Administrative procedures in the Russian construction industry could come closer to world practice after a battle over leadership of a regulatory group culminates in a Sept. 30 election.
They would do so if a reform-minded housing developer, Alexander Vakhmistrov, wins the election to become president of Nostroi against a big name in infrastructure construction, Yefim Basin.
Nostroi, a national association of self-regulating organizations, was created in 2009 to take over regulatory functions from the Regional Development Ministry and the defunct state watchdog, the Federal Construction and Housing Maintenance Agency.
Basin has been president of Nostroi since its creation. The chief executive of major infrastructure builder Inzhtransstroi, he is well-known in the industry for heading the construction of the Baikal-Amur railroad in Soviet times.
A Nostroi regional conference on Sept. 10 nominated Vakhmistrov, head of St. Petersburg-based development company LSR and former head of the administration of the St. Petersburg governor, to challenge Basin's leadership.
Vakhmistrov told Kommersant that he sees the key to development of the Russian construction industry in establishing technical regulations that meet international standards, as well as increased financial transparency and quality control.
Basin countered in the same Kommersant report that the European system of standards "is principally different from the Russian one, largely due to natural, climatic and geophysical differences among the territories of our country." He argued that Russian standards, when they are observed, justify themselves with their results, and he touted Nostroi's refinements of them.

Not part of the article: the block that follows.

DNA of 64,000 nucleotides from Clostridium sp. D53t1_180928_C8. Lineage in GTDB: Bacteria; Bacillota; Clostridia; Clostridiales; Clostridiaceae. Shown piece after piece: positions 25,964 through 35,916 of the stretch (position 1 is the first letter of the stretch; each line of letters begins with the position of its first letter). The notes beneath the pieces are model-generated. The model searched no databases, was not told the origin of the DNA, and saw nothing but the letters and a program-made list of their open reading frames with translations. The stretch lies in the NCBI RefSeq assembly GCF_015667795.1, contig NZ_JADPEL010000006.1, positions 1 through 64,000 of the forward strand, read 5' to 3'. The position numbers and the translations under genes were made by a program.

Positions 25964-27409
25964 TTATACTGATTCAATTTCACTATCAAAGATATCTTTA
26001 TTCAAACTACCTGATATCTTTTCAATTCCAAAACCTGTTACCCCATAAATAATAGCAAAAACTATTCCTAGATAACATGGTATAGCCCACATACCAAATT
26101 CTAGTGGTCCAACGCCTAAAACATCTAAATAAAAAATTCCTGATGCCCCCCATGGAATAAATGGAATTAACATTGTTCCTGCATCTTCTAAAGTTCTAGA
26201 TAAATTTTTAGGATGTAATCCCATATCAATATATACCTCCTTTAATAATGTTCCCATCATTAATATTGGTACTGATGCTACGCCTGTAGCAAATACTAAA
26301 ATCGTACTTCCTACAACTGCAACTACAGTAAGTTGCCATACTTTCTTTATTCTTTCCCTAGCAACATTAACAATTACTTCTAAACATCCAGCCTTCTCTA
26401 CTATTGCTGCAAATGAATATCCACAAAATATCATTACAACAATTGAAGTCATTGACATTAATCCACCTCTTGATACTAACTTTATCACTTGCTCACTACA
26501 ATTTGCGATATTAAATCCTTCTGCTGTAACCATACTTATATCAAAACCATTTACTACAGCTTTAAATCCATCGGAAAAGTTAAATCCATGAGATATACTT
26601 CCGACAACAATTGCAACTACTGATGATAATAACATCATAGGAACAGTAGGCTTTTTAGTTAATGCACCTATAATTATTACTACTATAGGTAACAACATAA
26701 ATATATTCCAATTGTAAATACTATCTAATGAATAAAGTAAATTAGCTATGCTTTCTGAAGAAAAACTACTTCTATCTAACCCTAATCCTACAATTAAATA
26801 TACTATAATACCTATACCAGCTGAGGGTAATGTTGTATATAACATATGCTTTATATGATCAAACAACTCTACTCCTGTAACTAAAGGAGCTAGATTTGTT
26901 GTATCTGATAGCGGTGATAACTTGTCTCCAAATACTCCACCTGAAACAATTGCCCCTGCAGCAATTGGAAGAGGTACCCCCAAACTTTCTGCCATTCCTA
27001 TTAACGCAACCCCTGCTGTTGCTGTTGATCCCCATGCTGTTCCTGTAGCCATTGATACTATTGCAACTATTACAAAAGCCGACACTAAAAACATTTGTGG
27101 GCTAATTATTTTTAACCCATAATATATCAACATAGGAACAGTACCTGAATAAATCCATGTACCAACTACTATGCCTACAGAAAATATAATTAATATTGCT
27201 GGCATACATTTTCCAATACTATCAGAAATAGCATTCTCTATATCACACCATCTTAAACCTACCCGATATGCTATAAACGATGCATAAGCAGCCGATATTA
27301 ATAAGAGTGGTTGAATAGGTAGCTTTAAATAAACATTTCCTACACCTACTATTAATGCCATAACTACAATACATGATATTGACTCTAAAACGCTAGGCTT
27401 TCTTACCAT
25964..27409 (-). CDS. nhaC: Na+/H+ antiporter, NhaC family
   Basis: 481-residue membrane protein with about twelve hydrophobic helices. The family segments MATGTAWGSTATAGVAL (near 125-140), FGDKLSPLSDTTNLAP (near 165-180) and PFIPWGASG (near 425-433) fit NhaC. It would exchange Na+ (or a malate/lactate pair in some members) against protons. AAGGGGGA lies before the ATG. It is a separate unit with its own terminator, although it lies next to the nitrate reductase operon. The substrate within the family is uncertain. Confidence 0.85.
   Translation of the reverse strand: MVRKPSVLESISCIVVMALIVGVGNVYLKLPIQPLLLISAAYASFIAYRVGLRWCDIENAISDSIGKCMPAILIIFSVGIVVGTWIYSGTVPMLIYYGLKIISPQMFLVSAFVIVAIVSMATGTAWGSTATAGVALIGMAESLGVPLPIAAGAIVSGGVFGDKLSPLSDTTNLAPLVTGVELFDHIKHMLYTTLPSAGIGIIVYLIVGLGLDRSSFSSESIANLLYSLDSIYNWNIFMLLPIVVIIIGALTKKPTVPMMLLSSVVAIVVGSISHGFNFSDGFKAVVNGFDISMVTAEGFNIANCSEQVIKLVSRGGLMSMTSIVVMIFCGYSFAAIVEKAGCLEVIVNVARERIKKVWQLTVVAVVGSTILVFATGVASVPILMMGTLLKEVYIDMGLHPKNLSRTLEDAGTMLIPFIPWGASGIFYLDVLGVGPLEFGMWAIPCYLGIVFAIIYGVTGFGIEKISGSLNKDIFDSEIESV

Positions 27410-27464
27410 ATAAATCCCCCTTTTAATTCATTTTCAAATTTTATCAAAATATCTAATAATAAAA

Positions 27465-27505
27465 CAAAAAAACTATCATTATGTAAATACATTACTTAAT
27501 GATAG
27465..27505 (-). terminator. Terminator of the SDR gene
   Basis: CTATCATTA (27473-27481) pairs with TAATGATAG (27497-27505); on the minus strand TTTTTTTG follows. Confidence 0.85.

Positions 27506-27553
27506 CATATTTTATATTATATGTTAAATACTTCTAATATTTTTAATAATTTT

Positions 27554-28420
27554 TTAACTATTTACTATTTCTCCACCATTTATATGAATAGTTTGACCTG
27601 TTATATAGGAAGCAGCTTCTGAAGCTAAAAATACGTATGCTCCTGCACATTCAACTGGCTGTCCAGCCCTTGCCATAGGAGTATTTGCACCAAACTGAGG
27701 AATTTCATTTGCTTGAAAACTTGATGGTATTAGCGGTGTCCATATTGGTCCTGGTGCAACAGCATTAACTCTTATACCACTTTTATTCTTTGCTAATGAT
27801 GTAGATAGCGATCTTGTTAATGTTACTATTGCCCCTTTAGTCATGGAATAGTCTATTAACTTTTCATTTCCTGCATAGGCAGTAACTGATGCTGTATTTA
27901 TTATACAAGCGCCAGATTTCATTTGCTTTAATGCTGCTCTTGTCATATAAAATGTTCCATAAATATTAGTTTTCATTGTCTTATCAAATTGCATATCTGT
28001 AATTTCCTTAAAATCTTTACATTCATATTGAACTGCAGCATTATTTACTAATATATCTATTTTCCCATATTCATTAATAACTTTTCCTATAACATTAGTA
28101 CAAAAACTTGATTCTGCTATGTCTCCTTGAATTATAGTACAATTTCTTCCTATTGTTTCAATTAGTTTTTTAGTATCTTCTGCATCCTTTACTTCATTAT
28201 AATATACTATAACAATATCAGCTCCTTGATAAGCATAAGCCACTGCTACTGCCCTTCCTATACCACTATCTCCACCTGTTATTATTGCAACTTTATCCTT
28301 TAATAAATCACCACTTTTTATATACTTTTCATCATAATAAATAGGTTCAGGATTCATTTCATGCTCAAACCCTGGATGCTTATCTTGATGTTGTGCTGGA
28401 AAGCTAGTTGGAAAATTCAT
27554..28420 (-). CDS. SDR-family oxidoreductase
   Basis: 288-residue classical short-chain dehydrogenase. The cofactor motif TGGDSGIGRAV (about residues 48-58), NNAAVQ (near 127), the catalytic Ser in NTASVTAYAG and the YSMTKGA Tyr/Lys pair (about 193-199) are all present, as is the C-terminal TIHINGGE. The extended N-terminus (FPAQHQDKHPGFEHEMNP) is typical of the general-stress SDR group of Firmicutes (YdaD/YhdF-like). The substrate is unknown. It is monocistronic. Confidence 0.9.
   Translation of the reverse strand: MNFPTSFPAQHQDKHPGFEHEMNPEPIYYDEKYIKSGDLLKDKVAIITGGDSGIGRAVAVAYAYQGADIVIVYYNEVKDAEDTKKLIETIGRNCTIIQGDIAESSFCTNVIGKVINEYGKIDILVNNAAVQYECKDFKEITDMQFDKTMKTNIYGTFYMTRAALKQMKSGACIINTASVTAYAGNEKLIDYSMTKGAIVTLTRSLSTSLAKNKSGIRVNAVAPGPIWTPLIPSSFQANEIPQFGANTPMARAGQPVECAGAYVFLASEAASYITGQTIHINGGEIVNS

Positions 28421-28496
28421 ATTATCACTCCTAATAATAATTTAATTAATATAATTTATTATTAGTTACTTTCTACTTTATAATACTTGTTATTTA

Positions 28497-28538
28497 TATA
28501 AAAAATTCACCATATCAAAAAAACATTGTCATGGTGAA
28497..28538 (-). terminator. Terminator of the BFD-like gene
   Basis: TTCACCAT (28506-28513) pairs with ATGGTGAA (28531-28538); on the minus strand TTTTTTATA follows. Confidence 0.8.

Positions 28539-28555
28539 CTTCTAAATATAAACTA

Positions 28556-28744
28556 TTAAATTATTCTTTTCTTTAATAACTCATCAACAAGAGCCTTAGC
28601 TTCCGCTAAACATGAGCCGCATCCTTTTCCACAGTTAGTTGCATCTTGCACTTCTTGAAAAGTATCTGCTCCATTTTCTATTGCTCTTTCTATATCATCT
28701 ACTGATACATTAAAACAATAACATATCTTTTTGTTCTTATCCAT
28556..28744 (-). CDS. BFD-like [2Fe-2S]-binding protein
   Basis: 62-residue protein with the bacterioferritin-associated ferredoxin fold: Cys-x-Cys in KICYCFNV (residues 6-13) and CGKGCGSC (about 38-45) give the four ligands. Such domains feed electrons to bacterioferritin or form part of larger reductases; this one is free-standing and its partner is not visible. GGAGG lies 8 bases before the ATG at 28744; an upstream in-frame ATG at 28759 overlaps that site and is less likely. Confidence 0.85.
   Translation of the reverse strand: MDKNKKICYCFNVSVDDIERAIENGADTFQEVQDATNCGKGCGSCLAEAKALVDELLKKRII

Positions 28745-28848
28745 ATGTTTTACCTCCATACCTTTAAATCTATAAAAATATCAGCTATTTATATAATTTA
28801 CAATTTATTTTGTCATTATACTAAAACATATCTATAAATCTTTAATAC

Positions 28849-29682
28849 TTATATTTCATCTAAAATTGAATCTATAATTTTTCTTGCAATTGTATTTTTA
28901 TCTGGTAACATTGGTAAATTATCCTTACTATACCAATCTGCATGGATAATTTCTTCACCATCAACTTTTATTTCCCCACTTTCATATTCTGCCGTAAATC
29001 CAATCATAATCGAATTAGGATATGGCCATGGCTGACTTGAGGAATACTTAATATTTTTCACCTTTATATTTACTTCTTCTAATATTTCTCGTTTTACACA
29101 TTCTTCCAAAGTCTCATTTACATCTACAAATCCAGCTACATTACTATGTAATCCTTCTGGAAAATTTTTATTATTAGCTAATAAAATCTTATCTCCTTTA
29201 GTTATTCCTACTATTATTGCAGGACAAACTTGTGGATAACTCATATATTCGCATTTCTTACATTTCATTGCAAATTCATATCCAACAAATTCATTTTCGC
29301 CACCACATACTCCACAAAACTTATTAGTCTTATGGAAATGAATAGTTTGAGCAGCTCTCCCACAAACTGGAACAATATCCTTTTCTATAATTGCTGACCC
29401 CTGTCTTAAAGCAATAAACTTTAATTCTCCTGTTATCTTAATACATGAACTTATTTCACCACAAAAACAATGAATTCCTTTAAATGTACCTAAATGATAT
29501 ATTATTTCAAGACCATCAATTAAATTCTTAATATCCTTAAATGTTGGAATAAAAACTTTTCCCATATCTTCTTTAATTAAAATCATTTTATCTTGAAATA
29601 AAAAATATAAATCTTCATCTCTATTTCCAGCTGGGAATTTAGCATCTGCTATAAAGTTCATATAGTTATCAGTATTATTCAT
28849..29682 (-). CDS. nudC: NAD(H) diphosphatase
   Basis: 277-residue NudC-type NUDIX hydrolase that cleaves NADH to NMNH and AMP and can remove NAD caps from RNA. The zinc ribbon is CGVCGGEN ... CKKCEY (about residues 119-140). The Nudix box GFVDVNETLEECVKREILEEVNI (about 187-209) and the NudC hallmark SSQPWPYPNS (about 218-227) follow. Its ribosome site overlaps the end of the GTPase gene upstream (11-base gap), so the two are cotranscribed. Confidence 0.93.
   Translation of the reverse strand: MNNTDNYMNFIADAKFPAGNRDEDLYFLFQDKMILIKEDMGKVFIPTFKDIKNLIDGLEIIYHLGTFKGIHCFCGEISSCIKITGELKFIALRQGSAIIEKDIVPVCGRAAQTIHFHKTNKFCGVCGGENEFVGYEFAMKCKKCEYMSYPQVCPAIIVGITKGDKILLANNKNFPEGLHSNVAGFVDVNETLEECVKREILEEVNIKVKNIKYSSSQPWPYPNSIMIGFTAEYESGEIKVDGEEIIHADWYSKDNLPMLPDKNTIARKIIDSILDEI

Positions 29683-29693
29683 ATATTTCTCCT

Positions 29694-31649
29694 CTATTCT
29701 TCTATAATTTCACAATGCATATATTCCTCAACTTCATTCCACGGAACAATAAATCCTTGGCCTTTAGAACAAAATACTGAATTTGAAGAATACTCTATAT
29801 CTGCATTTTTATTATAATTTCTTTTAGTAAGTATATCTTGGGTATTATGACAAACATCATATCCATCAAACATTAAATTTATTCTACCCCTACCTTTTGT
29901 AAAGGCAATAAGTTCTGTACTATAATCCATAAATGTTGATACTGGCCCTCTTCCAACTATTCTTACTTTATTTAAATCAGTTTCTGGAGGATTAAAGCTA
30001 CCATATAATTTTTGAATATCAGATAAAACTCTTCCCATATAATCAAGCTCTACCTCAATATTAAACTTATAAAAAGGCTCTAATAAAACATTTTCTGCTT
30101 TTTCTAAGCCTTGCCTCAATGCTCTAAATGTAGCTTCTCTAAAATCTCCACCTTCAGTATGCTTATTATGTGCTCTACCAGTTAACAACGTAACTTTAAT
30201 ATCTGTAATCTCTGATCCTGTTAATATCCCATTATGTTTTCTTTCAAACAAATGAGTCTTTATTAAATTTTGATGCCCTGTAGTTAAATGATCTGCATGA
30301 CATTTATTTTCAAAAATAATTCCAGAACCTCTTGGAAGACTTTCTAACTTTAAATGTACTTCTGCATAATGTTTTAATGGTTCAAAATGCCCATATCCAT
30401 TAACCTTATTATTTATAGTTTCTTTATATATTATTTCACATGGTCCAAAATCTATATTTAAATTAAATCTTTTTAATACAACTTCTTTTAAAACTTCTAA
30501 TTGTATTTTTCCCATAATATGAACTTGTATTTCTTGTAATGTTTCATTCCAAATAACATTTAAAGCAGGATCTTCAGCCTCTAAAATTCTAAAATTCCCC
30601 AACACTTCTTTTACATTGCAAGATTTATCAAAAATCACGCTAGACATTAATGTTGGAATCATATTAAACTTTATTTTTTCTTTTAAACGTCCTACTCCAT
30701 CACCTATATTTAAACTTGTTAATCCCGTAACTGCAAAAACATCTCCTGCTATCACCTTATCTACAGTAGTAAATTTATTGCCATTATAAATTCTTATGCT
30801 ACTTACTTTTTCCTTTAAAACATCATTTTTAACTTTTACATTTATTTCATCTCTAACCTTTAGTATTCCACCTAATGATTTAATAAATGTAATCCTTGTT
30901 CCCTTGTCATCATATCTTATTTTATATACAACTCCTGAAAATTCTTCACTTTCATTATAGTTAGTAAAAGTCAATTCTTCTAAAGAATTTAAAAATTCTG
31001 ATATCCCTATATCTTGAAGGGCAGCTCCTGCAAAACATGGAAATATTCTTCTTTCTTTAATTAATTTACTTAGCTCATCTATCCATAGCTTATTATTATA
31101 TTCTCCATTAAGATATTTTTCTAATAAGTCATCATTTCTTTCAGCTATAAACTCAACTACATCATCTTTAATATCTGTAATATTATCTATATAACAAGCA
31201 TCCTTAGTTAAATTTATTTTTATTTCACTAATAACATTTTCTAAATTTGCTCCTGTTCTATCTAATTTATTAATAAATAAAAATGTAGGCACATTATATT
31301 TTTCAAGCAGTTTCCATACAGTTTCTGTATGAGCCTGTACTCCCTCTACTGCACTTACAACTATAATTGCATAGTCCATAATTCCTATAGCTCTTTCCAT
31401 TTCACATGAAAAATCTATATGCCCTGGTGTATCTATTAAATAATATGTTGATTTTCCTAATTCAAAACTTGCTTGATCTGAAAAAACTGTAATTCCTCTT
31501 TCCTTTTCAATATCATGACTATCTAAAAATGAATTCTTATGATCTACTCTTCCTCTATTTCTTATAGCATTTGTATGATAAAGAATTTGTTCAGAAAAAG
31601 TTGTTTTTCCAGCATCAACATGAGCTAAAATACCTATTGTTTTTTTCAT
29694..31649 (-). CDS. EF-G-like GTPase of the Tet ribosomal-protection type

Spokespeople for LSR could not be reached for comment Monday. Nostroi's spokesman, Mikhail Ledovsky, declined to comment on Basin's position.
Nostroi, which is designed to unite all self-regulating organizations — or SROs — in the construction industry, has been pressured into holding a new election for its president in the aftermath of an abortive attempt to form a competing association.
According to Ledovsky, all construction companies, with the exception of those that build only private homes of two stories or less, were required by Russian law to join self-regulating organizations by Jan. 1 of this year.
However, compliance with the legal mandate to form SROs, and for SROs to sign on to Nostroi, was spotty. Last November, when Nostroi held its second congress, there were 57 SROs in the construction industry. That number grew to more than 200 as the deadline for SRO membership approached and passed.
At the end of June, a group of SROs that were still not Nostroi members formed an alternative group, NOSO, or the Association of Self-Regulating Organizations of the Construction Industry, contending that the Nostroi second congress should be declared invalid because of the small number of SROs represented.
NOSO was quickly disbanded by the government, but the renegade SROs were successful in forcing new elections for the president and national council of Nostroi.